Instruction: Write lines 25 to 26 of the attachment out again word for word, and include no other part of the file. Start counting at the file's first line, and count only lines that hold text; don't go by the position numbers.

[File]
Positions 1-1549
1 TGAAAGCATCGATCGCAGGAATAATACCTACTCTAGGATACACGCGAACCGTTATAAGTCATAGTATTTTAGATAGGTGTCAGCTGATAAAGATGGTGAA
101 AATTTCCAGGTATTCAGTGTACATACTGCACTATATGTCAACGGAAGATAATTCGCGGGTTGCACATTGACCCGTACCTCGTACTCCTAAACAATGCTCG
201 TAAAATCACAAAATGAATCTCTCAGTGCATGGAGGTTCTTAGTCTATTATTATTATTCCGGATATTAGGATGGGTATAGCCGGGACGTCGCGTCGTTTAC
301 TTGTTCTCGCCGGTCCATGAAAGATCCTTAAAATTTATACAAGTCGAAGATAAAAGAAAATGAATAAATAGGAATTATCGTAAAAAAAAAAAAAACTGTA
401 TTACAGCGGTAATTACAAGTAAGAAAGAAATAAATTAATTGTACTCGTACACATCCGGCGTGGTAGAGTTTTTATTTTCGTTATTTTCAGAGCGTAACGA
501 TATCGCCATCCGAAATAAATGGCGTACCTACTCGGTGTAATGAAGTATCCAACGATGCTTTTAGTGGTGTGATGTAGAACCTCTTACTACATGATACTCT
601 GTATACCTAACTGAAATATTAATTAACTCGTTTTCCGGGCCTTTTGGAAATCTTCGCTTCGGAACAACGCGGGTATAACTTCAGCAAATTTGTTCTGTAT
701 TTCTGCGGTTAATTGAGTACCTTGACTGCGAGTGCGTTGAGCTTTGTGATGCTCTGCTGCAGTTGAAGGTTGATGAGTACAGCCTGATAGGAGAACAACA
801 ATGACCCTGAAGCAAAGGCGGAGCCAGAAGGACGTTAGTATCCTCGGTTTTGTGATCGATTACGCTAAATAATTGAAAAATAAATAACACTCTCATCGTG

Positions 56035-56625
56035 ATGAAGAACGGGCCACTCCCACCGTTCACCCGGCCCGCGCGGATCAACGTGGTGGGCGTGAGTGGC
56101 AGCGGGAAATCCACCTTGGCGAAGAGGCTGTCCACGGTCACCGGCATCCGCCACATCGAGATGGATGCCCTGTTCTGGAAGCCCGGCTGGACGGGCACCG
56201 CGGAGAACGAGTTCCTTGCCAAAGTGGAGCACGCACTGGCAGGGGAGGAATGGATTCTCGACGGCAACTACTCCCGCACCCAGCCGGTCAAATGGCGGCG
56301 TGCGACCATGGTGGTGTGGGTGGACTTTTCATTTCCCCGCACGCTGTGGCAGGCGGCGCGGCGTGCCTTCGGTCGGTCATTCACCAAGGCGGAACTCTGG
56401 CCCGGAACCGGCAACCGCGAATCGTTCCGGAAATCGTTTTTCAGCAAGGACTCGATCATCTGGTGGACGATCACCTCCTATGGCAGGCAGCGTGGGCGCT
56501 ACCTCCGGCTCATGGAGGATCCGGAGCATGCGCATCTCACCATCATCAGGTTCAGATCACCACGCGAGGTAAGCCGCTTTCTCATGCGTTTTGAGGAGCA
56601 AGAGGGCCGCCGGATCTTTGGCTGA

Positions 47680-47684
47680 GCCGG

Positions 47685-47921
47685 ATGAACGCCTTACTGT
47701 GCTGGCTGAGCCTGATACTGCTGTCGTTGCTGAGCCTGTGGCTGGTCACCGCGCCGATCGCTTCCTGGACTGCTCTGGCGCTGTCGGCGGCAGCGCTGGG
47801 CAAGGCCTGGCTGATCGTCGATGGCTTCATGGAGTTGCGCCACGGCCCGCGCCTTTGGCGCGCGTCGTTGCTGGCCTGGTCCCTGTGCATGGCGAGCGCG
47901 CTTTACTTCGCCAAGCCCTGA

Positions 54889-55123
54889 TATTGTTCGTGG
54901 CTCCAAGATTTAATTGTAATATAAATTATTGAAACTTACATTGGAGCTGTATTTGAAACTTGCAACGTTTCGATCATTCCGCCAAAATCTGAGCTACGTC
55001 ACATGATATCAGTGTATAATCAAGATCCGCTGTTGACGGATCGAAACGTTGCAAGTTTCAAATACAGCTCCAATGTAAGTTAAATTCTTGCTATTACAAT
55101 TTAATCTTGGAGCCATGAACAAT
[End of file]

47901 CTTTACTTCGCCAAGCCCTGA

Positions 54889-55123